It just seems wrong that I’m hitting mid-life and its hints of mental decay while social technology is advancing faster than I can reach for my magnifying readers.
The truth is, I’ve become my mother. Twenty-five years ago my brother and I lamely watched as mom kept jamming down the receiver button to answer an incoming call via our new “call waiting” system. She’d inevitably hang up on both calls and ask in frustration for us to stop chortling and start helping.
Today my own kids have mastered my cell phone, changing the ring tone to hip-hop or a high-pitch screech that I’m sure must double as some sort of homing device for small animals. Doesn’t matter, because even when I set the ring tone, I seldom recognize that it’s coming from my own phone.
And when I do, chances are, I can’t find the darn thing. I race through the first floor like a
teen tween who’s hoping for her first call from a boy. For me, it is— a grown one known as my husband — who mutters in frustration as he leaves his message and wonders out loud why we agreed that I should have a cell phone in the first place.
I have no apps, no clip thingy to attach it to my waist band (like I’d want to add anything there), and limited understanding of how to text.
And unlike most of society who sucks up the latest cell phone crazes like Lady Gaga to strange costumes, I’m okay lagging behind. Yes, it’s a little like sitting on the beach with my toes in the water while everyone else is having fun in the deep end. But there’s a lot to be said for this wide quiet strip of sand, where there’s no splashing or background noise, I’m always sure of my footing and things are well…simple.
I could write a lot about what we’re losing as we “gain” in the world of social media, particularly cell phones. Face time, listening skills, patience, letter writing (one grabs a hand-held writing instrument and records their thoughts on a sheet of paper), social and interpersonal politeness, attentiveness, intentional interest.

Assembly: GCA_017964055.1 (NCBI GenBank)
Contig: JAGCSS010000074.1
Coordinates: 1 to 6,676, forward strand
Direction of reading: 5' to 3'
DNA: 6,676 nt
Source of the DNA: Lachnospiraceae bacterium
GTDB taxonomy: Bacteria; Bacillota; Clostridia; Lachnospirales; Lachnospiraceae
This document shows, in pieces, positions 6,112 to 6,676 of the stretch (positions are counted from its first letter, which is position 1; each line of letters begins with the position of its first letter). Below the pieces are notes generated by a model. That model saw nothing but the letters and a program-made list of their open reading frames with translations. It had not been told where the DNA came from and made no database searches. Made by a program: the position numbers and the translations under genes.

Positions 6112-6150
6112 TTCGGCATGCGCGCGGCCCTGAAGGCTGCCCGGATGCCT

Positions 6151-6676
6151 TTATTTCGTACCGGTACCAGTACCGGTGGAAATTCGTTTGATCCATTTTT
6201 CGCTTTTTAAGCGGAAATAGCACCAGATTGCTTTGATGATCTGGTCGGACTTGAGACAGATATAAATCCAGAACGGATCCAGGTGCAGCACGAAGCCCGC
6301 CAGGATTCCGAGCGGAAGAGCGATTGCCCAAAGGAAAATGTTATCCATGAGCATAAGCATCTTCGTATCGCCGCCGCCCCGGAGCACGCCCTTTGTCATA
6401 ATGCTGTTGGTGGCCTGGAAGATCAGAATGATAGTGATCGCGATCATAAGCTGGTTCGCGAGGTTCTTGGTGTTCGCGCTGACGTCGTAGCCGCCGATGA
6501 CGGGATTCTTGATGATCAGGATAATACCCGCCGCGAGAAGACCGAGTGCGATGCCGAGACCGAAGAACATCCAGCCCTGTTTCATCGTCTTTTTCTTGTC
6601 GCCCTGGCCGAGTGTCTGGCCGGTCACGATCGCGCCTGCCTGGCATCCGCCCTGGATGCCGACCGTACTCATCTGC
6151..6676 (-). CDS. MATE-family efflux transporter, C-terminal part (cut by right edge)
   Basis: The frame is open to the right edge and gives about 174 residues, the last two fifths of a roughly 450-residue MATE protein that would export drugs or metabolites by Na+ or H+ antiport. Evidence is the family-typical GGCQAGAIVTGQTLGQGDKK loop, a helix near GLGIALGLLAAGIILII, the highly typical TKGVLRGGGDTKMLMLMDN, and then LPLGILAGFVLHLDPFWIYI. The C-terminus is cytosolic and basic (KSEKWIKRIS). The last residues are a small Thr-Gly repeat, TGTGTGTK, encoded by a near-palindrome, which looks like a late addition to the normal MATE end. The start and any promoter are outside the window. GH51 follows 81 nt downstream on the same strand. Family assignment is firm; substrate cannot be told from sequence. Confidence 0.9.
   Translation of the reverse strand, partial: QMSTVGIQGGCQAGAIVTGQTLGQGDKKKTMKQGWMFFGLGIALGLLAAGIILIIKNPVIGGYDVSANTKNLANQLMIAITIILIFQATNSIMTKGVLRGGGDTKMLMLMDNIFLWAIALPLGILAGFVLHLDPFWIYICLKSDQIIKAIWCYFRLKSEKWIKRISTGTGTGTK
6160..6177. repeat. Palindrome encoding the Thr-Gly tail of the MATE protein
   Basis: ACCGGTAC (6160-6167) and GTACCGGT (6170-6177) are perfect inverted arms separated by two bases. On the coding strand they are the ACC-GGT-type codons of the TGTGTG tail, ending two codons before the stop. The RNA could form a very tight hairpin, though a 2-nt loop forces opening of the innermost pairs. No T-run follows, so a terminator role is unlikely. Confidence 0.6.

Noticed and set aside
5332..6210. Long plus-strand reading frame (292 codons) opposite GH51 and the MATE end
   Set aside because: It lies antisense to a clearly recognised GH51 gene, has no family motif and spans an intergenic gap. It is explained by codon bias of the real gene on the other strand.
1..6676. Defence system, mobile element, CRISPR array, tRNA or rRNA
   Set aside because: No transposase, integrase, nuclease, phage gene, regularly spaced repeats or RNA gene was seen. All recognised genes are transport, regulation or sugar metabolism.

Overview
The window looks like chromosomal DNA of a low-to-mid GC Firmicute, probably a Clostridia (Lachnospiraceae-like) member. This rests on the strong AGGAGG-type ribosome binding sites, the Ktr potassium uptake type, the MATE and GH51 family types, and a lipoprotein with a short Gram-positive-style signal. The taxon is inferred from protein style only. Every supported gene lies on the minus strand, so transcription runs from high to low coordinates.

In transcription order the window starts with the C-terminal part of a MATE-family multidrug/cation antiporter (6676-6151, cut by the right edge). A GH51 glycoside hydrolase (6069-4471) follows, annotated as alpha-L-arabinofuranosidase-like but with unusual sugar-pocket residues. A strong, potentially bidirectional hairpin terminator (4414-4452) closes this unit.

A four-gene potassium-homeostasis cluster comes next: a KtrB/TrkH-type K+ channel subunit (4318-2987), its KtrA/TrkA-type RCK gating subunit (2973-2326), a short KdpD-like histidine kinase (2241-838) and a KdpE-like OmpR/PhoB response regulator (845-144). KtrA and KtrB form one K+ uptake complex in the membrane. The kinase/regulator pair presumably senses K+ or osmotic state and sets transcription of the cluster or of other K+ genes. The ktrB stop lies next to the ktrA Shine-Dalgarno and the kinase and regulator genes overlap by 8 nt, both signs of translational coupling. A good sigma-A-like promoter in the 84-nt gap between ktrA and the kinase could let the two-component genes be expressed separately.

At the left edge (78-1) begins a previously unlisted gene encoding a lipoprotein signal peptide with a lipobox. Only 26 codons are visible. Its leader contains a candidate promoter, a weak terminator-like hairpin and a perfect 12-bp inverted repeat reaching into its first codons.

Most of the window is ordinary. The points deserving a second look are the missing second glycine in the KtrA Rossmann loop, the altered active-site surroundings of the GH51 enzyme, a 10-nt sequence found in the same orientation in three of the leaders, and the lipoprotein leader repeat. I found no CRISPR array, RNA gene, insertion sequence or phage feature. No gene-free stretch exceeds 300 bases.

The rub, of course, is teaching these things to my children who are growing up in eye of the technology storm. How do I convince them that face time will never adequately be replaced by texting? That “reading” someone doesn’t mean interpreting their text symbols via a tiny screen but studying their face and listening to the smallest nuance of their voice? That this is how you know how a friend, or even an acquaintance, is really doing, and it’s worth the small investment.
Besides, shouldn’t my up-and-coming teens experience the same “rites of passage” I did? There’s character building in the “he-said-he’d-call-me-tonight-so-everyone-stay-off-the-phone” drama. And hubby and I don’t want to be cheated out of gleeful parenting moments like “Daddy’s-gonna-answer-the-phone-because-he’d-just-like-to-say-hello-to-this-young-man.”
There’s an ongoing debate whether Jesus would use cell phones or social media to spread His love and truth. I can’t say. But it’s a safe bet that he’d never use lame texting symbols, he wouldn’t text or call while in the presence of others, and if you tapped him on the shoulder, he’d turn the whole thing off and put it away.
And He’d be okay with that because the face in front of Him would surely be His most important contact.